Table 1 presents regional variation of HLE by sex and over time by displaying the number of years of LE at age 65 spent free of any of the chronic conditions considered, and the annualized growth of the percentage of years of HLE, by AC and sex in the two periods under study. Results for 2006 reveal a north-south pattern where, with few exceptions, northern regions (Aragon, Basque Country, Cantabria, Castile-León, Catalonia, La Rioja, Madrid, Navarre, Valencia and Balearic Islands) have more years of HLE for both men and women (except La Rioja and Navarre). In the case of men, this pattern blurs in 2012, driven by an improvement of most western and southern regions (Andalusia, Asturias, Castile-La Manche, Extremadura, Galicia and Murcia) with lower HLE and the opposite trend for some ACs that had higher HLE. However, in 2017, there was a decline of healthy years in all ACs except the Balearic Islands, Castile-León and La Rioja. In the case of women, the north-south geographical pattern is less evident in 2006, but it is more visible in 2012 and 2017, showing that in most northeastern regions (Aragon, Basque Country, Cantabria, Castile-León, La Rioja, Madrid, Navarre, Valencia and Balearic Islands) women enjoyed more healthy years than the country average, with the exception of Catalonia, where women’s HLE was about 5 years in 2006 and 2012 and declined to 3 in 2017. In general, for both men and women, regional differences increased by 1.1 years between 2006 and 2017. In the case of men regional differences increased from 3.4 to 4.5, despite reducing to 2.4 in 2012, and in the case of women the increase was gradual (3.2, 4.0 and 4.3). The region that experienced the largest improvements, in terms of numbers of HLE years at age 65 across the time span examined, was La Rioja. Even with a small reduction in years of HLE among men in 2012, they added 0.9 years and women 2.2 between 2006 and 2017; it became the AC with the highest HLE at age 65 for men (6.5 years) and women (5.4 years) together with the Balearic Islands. On the other end, Galician men and women had the lowest HLE in 2017 (2.0 and 1.1 years, respectively).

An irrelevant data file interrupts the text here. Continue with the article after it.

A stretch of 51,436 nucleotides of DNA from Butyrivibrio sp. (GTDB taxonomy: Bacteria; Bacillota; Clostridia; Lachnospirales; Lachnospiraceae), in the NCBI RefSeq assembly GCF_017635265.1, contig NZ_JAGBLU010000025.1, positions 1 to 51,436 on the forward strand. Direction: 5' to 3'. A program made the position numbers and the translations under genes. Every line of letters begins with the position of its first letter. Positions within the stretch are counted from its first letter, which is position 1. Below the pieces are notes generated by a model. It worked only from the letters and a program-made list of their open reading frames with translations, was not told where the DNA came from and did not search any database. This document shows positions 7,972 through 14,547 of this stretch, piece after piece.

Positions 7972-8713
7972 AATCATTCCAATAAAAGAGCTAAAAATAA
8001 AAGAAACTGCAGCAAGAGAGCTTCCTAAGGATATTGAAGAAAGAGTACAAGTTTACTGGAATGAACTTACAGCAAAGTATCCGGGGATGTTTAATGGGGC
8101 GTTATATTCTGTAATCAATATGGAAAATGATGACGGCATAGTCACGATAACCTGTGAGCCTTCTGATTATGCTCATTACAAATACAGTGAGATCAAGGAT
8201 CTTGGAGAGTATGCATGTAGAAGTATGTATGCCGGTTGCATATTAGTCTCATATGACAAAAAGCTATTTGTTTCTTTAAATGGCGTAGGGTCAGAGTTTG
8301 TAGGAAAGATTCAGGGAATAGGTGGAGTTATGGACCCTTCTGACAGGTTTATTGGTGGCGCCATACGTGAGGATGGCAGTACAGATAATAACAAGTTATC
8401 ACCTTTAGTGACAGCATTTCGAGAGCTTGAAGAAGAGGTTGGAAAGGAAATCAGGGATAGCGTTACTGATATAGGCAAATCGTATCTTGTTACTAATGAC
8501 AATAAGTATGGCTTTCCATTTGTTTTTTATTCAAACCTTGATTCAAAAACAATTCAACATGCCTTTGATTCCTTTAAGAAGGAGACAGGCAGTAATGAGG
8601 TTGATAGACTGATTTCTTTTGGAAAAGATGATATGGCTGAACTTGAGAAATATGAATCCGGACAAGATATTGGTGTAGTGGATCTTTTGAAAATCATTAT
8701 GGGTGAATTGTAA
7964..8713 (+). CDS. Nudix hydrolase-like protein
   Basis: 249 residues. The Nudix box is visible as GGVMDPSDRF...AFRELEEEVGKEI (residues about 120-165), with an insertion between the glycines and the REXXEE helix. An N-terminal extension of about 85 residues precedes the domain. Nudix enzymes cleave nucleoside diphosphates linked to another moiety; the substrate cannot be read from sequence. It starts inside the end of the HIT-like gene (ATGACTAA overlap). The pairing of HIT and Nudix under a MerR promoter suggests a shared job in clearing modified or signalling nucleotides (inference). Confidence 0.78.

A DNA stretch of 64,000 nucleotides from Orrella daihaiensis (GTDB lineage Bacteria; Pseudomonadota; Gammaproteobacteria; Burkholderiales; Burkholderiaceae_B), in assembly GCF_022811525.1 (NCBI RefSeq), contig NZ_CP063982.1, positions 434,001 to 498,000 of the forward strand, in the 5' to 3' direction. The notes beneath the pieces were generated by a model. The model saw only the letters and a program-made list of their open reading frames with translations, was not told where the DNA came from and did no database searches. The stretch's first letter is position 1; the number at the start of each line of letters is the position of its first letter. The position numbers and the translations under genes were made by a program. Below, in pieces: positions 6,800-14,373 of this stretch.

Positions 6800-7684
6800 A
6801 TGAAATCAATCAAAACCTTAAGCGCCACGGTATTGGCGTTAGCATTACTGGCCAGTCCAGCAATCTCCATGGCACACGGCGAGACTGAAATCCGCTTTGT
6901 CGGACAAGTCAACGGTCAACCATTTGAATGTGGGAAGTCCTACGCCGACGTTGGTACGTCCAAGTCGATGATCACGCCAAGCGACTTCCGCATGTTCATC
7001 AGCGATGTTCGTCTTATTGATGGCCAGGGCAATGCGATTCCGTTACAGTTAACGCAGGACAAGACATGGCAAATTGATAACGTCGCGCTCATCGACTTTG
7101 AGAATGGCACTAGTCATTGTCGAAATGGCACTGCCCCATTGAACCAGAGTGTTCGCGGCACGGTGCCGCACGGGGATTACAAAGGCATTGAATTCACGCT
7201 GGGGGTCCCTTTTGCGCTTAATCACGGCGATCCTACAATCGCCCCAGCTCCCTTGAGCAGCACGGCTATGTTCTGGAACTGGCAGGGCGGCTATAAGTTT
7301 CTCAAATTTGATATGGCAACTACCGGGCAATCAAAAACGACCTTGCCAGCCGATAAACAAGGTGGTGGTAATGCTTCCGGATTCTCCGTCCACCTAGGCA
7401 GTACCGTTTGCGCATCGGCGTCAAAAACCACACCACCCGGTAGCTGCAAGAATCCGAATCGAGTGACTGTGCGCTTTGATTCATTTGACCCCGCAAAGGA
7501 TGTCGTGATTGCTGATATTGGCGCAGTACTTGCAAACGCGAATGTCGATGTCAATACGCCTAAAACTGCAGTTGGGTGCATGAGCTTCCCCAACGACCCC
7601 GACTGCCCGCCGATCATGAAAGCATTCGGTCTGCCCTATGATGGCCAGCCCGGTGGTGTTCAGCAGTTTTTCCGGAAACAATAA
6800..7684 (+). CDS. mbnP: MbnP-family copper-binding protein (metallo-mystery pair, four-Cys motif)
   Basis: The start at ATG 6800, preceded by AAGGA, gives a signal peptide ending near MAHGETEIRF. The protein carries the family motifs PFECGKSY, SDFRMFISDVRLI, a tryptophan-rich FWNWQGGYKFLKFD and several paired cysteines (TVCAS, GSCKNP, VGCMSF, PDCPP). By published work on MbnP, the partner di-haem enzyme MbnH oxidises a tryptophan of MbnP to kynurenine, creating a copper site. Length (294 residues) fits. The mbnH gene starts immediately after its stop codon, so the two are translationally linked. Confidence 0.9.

Table 1. Disease-free life expectancy (HLE) with 95% confidence intervals and annual percentage change (APC) in the percentage of HLE at age 65, by sex and region in Spain 2006, 2012 and 2017.